There Are Blatant Seductions
Seductive patients can be very overt about their intentions. In response to a Medscape article on physician/patient romance, one dermatologist recalled the time that a patient had left her red panties in the examination room. Another physician said he was being "hit on like Normandy beach.
Experts say that very blatant come-ons rarely tempt doctors. Indeed, Dr Kevin Pezzi, MD, a former emergency physician who says he has been hit on by female patients, says he never succumbed to any of these advances. In many cases, "I knew I was dealing with someone bereft of intelligence or common sense, or burdened by mental illness affecting judgment," he adds.
What also bothered him was that "none of them knew me," he says. "They saw 'a doctor' and projected their beliefs about what doctors and their lifestyles are like onto me."
Dr Pezzi recalls another doctor's experiences with a persistent patient. The patient asked the doctor for a date, and when he declined, she sent him notes and baked cookies. Later, he chanced upon her and her child in the local Walmart. She asked him for a date one more time, but the doctor said he would be moving soon. "That's OK," she replied, "we'll move with you."
Some Doctors Are Intrigued by Patients' Advances
The ban against doctors dating their own patients has existed for 25 centuries. The Hippocratic Oath, written in the fifth century BC, states that a physician pledges to keep himself from "all seduction, and especially from the pleasures of love with women or with men."
However, a growing number of physicians are interested in dating patients, provided they have cut the doctor/patient relationship off and have waited for a certain period. In a 2014 Medscape survey, 22% said doctors should be able to date a patient after a 6-month waiting period. That number was up from just 12% in a 2010 Medscape survey.
"Doctors sometimes wonder whether it is permissible to date patients expressing an interest," Dr Pezzi says. "That depends on the patient; the nature and duration of the professional relationship; and the state or country, with different ones imposing different restrictions."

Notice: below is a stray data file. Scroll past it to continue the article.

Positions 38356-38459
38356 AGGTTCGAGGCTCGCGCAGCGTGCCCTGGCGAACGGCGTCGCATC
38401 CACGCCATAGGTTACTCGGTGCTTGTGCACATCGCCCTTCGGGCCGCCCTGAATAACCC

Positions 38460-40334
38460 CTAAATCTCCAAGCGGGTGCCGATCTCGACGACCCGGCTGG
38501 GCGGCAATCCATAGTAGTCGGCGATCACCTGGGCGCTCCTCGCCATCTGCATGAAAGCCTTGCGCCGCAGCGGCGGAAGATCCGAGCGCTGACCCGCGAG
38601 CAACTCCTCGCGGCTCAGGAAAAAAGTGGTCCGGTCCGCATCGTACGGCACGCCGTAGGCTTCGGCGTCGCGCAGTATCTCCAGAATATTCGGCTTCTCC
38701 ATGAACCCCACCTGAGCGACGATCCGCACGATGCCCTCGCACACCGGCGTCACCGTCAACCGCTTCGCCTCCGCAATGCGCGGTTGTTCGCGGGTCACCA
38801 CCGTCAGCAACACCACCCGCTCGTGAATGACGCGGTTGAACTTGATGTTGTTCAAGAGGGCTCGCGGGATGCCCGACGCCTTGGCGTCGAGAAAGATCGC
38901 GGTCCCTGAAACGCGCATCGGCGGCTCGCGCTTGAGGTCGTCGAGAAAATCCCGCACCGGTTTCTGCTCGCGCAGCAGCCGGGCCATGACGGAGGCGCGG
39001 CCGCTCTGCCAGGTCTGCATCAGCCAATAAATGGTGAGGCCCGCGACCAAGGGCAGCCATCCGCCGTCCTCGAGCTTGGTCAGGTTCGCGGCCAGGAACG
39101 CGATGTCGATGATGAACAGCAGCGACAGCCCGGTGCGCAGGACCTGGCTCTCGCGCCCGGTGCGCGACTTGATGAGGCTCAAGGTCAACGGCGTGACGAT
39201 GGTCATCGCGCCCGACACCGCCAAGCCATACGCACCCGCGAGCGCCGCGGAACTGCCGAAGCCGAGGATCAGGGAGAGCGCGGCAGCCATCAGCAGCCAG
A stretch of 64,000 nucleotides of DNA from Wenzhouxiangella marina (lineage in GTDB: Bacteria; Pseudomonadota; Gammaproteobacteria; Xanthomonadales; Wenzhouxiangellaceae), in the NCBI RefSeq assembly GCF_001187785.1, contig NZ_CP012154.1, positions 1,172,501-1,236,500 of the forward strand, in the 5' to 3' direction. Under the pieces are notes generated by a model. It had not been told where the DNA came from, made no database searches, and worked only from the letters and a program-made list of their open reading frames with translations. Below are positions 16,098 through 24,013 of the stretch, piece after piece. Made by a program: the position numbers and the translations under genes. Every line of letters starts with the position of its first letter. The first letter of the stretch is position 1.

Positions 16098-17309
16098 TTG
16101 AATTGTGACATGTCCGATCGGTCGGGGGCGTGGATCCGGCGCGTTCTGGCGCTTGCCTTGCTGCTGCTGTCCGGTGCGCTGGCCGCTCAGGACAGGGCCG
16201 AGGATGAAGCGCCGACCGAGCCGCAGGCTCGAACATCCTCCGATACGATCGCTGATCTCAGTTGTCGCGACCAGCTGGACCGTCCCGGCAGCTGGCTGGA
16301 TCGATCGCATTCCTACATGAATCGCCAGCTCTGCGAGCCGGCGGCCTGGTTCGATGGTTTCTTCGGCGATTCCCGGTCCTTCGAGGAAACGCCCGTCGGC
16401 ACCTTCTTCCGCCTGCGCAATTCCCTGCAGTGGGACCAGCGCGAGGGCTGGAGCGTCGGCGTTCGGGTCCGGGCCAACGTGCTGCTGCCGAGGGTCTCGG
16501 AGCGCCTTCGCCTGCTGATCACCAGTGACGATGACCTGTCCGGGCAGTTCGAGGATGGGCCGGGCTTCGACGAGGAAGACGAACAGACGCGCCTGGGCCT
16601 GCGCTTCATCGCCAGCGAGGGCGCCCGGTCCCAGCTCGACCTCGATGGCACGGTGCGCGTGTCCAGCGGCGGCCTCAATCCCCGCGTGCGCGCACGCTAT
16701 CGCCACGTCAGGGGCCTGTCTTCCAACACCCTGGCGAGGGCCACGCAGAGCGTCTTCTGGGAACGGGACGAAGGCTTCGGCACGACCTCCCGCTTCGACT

Dating ex-patients after a waiting period is recognized under law in many states, and it has been reaffirmed in the newly updated code of ethics of the American Medical Association (AMA). However, the AMA code stipulates that such dating would be unethical if "the physician uses or exploits the trust, knowledge, emotions, or influence" that he or she had in the therapeutic relationship.
In 2013, British doctors were allowed for the first time to date former patients. This became possible under new guidelines issued by the General Medical Council, which licenses all British doctors. But the guidelines warn that such relationships may still be inappropriate, depending on the length of time since the therapeutic relationship was ended and the nature of that relationship.
Meanwhile, the Medscape survey shows that more than two thirds of physicians oppose dating previous patients. Opponents say it that creates a moral gray zone that invites physicians to keep open the possibility of dating a patient if they simply wait a while.
"My recommendation is to never date former patients," Dr Schenthal says.
Medscape Business of Medicine © 2016 WebMD, LLC
Any views expressed above are the author's own and do not necessarily reflect the views of WebMD or Medscape.
Cite this: Leigh Page. When Patients Try to Seduce Doctors - Medscape - Oct 26, 2016.